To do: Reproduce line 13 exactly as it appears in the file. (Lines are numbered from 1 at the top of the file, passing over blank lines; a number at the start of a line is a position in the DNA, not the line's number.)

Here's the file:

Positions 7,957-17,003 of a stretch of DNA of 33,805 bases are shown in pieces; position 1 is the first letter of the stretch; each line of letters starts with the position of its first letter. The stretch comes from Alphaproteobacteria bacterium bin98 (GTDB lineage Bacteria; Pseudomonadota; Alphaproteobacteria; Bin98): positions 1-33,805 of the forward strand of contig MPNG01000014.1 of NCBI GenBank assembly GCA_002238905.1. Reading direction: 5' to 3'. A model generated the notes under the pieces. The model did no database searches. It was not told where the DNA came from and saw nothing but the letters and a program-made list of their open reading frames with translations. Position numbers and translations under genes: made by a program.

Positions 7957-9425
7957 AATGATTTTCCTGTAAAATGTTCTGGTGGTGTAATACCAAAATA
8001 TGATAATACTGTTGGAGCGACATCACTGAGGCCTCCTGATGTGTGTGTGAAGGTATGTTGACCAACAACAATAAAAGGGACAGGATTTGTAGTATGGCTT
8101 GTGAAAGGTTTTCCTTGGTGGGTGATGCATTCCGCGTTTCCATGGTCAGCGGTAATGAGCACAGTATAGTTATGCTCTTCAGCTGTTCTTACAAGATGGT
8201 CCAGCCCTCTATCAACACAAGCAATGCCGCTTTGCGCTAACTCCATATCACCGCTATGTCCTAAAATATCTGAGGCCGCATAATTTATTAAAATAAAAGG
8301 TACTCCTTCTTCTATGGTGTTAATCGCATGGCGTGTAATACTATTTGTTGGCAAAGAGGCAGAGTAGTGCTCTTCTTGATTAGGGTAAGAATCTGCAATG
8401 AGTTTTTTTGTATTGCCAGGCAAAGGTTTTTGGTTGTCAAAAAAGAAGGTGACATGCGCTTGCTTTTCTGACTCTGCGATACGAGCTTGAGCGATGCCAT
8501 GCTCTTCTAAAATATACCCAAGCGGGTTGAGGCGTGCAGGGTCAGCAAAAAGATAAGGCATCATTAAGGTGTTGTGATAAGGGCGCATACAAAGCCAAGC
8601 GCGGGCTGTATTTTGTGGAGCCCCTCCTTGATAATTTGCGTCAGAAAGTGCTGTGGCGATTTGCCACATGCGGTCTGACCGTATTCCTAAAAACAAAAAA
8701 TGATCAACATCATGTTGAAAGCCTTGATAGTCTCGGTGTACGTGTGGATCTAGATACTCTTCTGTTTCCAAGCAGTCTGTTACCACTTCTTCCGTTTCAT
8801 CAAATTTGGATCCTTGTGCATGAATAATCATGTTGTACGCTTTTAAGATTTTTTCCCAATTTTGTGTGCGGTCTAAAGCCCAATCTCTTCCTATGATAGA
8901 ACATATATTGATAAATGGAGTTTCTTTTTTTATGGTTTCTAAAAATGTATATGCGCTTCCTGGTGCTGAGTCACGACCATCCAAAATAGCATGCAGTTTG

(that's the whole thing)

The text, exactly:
8901 ACATATATTGATAAATGGAGTTTCTTTTTTTATGGTTTCTAAAAATGTATATGCGCTTCCTGGTGCTGAGTCACGACCATCCAAAATAGCATGCAGTTTG